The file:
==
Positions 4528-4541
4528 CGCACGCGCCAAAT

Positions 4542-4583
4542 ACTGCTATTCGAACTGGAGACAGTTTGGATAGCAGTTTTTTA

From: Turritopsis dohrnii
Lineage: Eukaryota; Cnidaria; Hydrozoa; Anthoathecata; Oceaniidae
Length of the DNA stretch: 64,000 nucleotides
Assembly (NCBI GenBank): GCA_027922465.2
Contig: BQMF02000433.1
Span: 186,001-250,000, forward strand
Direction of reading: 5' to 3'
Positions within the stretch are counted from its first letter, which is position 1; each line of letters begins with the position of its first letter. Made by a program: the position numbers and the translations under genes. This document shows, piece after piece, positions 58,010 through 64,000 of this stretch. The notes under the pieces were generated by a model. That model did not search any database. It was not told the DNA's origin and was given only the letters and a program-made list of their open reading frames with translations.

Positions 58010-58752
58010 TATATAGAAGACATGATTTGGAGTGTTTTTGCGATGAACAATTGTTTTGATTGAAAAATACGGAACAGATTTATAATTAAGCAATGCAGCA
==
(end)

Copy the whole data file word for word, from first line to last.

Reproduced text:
Positions 4528-4541
4528 CGCACGCGCCAAAT

Positions 4542-4583
4542 ACTGCTATTCGAACTGGAGACAGTTTGGATAGCAGTTTTTTA

From: Turritopsis dohrnii
Lineage: Eukaryota; Cnidaria; Hydrozoa; Anthoathecata; Oceaniidae
Length of the DNA stretch: 64,000 nucleotides
Assembly (NCBI GenBank): GCA_027922465.2
Contig: BQMF02000433.1
Span: 186,001-250,000, forward strand
Direction of reading: 5' to 3'
Positions within the stretch are counted from its first letter, which is position 1; each line of letters begins with the position of its first letter. Made by a program: the position numbers and the translations under genes. This document shows, piece after piece, positions 58,010 through 64,000 of this stretch. The notes under the pieces were generated by a model. That model did not search any database. It was not told the DNA's origin and was given only the letters and a program-made list of their open reading frames with translations.

Positions 58010-58752
58010 TATATAGAAGACATGATTTGGAGTGTTTTTGCGATGAACAATTGTTTTGATTGAAAAATACGGAACAGATTTATAATTAAGCAATGCAGCA